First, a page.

EJ: Much better entry this last time. I agree about blogs. It is extremely difficult to avoid the quick response. I have really tried to make the effort to think through my thoughts before writing an entry. Sadly, I donít always succeed. I think I always believed, and the last few years have only hardened my belief, violence is never justified, ever. Even if you are cornered, even if you have been served an injustice, even if you are not accorded human dignity. Yono and EJ, you make compelling cases. There is validity in your observations. But on the other hand, Israelis would claim that they are backed into a corner, The Spaniards would claim that the Basque country as been a part of Spain since Roman times, why should they give it up. America would claim that 9/11 backed them into a corner and the value of their lives were disrespected by extremist. These debates are endless and, in a way, childish. EJ, I think the way to move on is to merely let go of the past. Given a new slate, given no history, what would we do? What would we desire?
If it were up to me. What would I do? Well in the case of Israel/Palestine, I donít believe the answer lies in carving out territories for this group or that. It is my view that the second Intifada is actually a battle for the sole of Palestine/Israel. The problem is that each side defines the territory between the Jordan and the sea as either a Jewish State or a Muslim State. What if it were neither? What if it were merely a Republic, where both sides had representation in a fully elected legislature. What if no law could be passed without majority approval of both communities. What if Muslims could visit the Wailing Wall and Jews the Dome of the Rock? What if Palestinians could freely move to any neighborhood in Tel Aviv and Jews could freely move to Hebron.
EJ, why is it necessary for Jews and Palestinians to have their own separate countries; isnít that just apartheid by another name? If we all acted like adults and respected the notion that we cannot impose our values on others, we would be better off. Israel/Palestine would be better off. The world would be better off. Why do Jews, Palestinians, Kurds, Corsicans, Basques, East Timorese, Quebecois, Slovenians, Tibetans need states of their own? Instead, why donít we create the political structures that would allow people to live together in peace? It disturbs me, this trend towards apartness, this desire to close ourselves in our own little communities. It is a dangerous trend, and it is not the historical norm.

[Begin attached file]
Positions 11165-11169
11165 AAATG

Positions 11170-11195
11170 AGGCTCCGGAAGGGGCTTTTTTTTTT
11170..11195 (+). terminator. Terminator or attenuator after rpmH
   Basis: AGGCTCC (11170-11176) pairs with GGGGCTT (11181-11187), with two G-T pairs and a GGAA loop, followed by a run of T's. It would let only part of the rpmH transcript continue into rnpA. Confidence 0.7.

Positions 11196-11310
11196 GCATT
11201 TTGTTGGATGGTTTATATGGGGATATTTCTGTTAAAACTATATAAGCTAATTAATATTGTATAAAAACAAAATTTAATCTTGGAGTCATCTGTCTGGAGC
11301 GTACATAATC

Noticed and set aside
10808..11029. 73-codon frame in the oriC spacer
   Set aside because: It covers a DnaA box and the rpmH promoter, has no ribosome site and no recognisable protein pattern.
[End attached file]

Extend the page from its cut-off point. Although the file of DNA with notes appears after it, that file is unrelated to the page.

Let me leave you with this final thought. EJ/Yono you talk about this desire for self determination and the rights of groups to determine their own future. There is merit in that point of view. However, in reading your entries and the entries of other non-Americans. Isnít it true that many of your grievances are based on the fact that Americans see themselves as being apart? Americans are champions of self-determination. Yet isnít it this very apartness, this American desire to do it their way that you find most galling? Self-determination is fine to a point, but in the end, we must all account for our actions, we must all think about how our actions effect others. Isnít that what most disturbs you about America? She is so big, so powerful, every move she makes impacts the world. Yet her people think only of themselves. They seem blind to the impact of their actions on others. Their self-determination takes precedents over all their actions. Americaís great power puts her actions into stark relief, no doubt. But perhaps the world would be a better place if those foreigners impacted by Americaís actions could have a say in what she does. What is true for America is also true of Palestine, Israel, Indonesia, and Canada Ė just on a smaller scale. Every country in the world makes decisions that impact others outside their borders. Maybe we should take that into account the next time we vote.
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